Examples of Abuse Timeline

Experian operates globally, describes itself as “Unlocking the power of data to help create a better tomorrow”. Experian developed from credit and consumer reporting to also offer marketing data services. Experian hold and manage marketing data on 700 million people around the world. We are concerned with a number of Experian’s services and products, in particular Experian's Consumer Marketing through Consumer View, which provides “Access to data about circa 51 million individual UK consumers living at residential addresses, with circa 30 million consumers available for prospecting purposes.” The data includes “500+ variables” meaning that individuals identities are linked to demographic, socio-economic and behavioural characteristics. We are also concerned with Experian's Audience Insights and Audience Extension use online and device identifiers so that clients can recognise and target individuals, as well as the use of these products and others by the public sector.

 

  • In 2017 a free online service offered by Experian was found to be allowing anyone to request the PIN needed to unlock a previously-frozen consumer credit file. Freezing the file is intended to secure such accounts against tampering and fraud.

  • In March 2017, Experian agreed to pay a $3 million fine to settle a complaint brought by the Consumer Financial Protection Bureau that until 2014 the company had provided consumers with "educational" credit scores that were different from the FICO scores actually provided to credit ca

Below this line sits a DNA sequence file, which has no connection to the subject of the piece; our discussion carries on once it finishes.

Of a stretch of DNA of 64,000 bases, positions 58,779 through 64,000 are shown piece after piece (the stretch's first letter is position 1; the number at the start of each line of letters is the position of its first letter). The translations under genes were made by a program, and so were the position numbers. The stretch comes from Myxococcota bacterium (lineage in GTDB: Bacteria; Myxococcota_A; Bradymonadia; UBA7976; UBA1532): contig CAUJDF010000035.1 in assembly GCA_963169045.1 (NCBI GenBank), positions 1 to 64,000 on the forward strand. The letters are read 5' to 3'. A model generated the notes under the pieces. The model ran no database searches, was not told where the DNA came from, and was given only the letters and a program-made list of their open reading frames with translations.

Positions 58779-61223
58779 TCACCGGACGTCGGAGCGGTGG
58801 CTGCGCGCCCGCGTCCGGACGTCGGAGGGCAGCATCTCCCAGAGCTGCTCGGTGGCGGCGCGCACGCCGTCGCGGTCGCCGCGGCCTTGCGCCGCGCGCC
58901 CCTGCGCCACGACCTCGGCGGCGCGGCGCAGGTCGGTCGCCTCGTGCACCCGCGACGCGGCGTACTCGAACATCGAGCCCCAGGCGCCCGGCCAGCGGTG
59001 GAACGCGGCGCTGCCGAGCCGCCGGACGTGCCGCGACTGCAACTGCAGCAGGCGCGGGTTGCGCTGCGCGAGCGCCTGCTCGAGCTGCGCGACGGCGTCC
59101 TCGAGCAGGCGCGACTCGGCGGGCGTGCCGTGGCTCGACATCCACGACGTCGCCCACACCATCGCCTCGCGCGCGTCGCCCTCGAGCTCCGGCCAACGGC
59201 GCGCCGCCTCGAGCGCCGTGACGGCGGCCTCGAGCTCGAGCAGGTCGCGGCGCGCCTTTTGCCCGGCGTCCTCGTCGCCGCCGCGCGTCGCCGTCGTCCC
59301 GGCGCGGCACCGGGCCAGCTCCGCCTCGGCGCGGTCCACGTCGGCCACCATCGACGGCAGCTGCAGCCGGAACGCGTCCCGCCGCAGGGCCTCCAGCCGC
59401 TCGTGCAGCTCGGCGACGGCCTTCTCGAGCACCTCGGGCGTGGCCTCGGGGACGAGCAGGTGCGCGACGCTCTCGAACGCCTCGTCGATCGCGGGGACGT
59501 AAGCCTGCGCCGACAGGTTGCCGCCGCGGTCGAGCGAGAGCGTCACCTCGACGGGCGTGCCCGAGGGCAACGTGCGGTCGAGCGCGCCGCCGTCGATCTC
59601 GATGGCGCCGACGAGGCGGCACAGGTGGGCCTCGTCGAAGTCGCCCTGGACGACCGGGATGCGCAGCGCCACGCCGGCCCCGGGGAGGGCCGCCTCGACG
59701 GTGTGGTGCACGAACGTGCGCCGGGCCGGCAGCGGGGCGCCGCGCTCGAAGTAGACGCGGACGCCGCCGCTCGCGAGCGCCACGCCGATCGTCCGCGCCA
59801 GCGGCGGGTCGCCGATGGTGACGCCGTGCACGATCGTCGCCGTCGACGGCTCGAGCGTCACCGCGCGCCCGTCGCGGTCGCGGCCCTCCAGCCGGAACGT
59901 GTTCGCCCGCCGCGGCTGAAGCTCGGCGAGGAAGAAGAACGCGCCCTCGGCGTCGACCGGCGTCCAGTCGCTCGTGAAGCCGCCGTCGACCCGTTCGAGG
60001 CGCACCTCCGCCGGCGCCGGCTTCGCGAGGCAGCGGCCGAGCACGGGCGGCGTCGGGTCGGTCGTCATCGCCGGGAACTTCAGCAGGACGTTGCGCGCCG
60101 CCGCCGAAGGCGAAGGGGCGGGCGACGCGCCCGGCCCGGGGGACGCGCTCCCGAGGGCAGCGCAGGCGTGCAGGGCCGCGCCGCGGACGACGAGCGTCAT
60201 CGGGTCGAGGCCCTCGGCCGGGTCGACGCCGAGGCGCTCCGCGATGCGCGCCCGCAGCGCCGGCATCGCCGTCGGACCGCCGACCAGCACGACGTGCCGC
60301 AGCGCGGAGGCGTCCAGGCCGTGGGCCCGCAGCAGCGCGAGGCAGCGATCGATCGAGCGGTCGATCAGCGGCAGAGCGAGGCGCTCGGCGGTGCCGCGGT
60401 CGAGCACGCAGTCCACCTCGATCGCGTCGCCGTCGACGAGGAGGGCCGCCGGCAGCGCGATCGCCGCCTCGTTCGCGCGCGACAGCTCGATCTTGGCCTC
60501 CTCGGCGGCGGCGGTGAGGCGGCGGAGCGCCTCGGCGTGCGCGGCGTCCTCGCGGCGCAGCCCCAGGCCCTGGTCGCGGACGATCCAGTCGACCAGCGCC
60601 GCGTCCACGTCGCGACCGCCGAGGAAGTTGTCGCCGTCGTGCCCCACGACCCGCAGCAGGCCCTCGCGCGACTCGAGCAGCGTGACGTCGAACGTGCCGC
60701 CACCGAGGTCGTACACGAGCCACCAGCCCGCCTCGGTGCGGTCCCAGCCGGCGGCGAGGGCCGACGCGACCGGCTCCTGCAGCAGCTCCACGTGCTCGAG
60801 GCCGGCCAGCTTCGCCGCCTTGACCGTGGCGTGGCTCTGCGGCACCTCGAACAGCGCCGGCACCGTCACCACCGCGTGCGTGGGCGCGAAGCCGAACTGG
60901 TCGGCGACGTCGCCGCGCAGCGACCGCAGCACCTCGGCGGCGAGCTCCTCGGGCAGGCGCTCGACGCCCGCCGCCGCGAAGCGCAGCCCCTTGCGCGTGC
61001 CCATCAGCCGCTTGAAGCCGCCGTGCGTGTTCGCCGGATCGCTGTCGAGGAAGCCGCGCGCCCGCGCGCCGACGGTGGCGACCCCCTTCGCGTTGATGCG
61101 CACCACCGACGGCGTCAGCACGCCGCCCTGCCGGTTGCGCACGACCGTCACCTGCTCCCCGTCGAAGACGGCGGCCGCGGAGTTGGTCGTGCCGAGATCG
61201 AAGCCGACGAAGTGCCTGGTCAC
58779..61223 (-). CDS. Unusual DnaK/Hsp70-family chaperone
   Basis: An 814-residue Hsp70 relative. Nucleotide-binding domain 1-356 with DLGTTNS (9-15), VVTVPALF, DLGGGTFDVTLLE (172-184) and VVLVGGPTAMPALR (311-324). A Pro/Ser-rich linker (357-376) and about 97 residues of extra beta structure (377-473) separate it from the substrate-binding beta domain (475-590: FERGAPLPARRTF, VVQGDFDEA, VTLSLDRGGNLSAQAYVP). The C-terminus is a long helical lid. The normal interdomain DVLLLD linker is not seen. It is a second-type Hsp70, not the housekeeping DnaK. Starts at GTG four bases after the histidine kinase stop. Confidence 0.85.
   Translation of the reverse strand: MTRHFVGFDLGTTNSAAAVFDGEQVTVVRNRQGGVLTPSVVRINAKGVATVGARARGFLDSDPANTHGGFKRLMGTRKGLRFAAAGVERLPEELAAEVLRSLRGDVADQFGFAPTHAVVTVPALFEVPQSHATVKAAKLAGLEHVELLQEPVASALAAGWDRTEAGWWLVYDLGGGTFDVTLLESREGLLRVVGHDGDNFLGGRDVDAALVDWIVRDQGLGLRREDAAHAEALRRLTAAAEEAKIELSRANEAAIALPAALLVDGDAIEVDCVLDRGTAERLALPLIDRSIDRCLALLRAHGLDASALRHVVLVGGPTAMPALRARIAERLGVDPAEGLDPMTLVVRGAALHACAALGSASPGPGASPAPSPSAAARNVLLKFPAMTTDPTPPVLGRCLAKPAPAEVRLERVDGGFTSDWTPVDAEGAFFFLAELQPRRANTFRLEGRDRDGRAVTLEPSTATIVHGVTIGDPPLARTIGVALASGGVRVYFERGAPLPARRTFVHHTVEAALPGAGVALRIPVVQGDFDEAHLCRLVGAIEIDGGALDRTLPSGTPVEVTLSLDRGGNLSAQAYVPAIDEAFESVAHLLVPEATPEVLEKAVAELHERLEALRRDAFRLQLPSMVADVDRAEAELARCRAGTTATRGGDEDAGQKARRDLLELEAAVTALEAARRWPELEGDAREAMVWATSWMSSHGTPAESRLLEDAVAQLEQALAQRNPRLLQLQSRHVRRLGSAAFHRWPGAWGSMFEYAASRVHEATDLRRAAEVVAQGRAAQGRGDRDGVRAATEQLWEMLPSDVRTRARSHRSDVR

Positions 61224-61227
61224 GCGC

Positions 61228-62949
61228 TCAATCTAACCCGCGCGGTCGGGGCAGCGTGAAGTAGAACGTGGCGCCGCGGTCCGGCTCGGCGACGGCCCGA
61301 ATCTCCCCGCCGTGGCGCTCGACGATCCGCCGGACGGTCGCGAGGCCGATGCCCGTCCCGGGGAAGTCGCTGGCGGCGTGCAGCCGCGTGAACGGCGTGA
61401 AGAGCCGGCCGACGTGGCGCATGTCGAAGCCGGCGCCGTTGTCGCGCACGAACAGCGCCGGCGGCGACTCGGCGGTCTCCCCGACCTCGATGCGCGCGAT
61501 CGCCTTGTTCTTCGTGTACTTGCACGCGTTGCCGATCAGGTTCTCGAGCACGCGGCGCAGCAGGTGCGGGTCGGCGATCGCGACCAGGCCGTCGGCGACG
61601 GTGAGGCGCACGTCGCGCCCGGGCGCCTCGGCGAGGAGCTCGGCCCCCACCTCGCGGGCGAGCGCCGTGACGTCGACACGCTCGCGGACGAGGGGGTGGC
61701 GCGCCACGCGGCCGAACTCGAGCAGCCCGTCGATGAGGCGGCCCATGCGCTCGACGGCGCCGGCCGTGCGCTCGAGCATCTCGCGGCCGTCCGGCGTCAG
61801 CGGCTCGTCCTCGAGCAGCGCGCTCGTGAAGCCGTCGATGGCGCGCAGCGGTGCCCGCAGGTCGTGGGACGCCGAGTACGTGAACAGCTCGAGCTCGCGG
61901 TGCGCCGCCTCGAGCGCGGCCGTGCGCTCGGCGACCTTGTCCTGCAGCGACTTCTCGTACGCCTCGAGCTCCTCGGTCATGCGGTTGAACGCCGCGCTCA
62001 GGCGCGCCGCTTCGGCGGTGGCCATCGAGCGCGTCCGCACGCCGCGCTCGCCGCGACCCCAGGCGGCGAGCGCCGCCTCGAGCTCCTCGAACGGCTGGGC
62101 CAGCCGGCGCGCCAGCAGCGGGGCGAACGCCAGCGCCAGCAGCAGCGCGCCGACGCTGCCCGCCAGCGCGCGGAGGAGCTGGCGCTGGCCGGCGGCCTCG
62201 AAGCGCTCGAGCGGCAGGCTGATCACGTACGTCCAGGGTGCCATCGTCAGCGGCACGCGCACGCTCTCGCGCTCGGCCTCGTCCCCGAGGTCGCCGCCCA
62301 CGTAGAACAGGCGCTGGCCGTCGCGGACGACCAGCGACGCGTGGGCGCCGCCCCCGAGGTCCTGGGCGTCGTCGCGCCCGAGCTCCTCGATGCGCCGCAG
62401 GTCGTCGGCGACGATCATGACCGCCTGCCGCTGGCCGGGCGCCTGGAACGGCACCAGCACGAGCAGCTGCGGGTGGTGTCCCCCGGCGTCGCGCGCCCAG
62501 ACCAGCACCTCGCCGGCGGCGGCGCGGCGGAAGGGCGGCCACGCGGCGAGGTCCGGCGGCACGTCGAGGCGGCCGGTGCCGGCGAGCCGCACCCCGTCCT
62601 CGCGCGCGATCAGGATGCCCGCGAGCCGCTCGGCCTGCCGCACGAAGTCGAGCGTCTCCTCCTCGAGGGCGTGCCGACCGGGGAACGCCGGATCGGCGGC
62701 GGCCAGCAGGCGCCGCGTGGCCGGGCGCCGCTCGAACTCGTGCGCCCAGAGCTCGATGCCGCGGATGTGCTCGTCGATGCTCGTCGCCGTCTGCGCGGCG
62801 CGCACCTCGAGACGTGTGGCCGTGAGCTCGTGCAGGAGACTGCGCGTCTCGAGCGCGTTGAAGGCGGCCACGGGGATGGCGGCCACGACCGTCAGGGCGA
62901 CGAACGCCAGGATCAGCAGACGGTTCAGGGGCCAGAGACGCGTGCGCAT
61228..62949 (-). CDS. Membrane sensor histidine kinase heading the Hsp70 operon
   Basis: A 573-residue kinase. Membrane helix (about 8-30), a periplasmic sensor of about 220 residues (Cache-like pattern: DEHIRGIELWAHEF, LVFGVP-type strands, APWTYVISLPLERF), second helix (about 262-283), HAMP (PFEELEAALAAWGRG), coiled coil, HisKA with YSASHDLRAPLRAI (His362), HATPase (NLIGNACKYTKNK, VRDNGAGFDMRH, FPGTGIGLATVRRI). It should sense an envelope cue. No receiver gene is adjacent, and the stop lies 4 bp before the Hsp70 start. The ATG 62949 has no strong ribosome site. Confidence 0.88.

• In October 2015, Experian announced that a breach of its computer systems exposed the Social Security numbers and other data of approximately 15 million people who applied for financing from the mobile network operator T-Mobile USA, to which Experian supplied credit assessment service

  • In 2013, detailed personal information being sold by the fraudster-friendly underground service Superget.info was found to have been bought from CourtVentures, a public records aggregator bought by Experian in 2012.

  • In 2007, Experience agreed to pay $300,000 to settle a Federal Trade Commission complaint that the company's ads for a "free credit report" failed to explain clearly enough that consumers who signed up would be enrolled in a credit-monitoring programme costing $79.95 per year.

  • As early as 2005, Experian began suggesting that its Mosaic consumer classification system, used by retail chains to tailor their stock for local populations could be used by political parties for campaigning.

  • In 2000, Experian entered into a consent decree with the Federal Trade Commission and agreed to pay $1 million to settle charges that the company blocked and delayed incoming phone calls from consumers wishing to discuss the contents of and possible errors in their credit reports.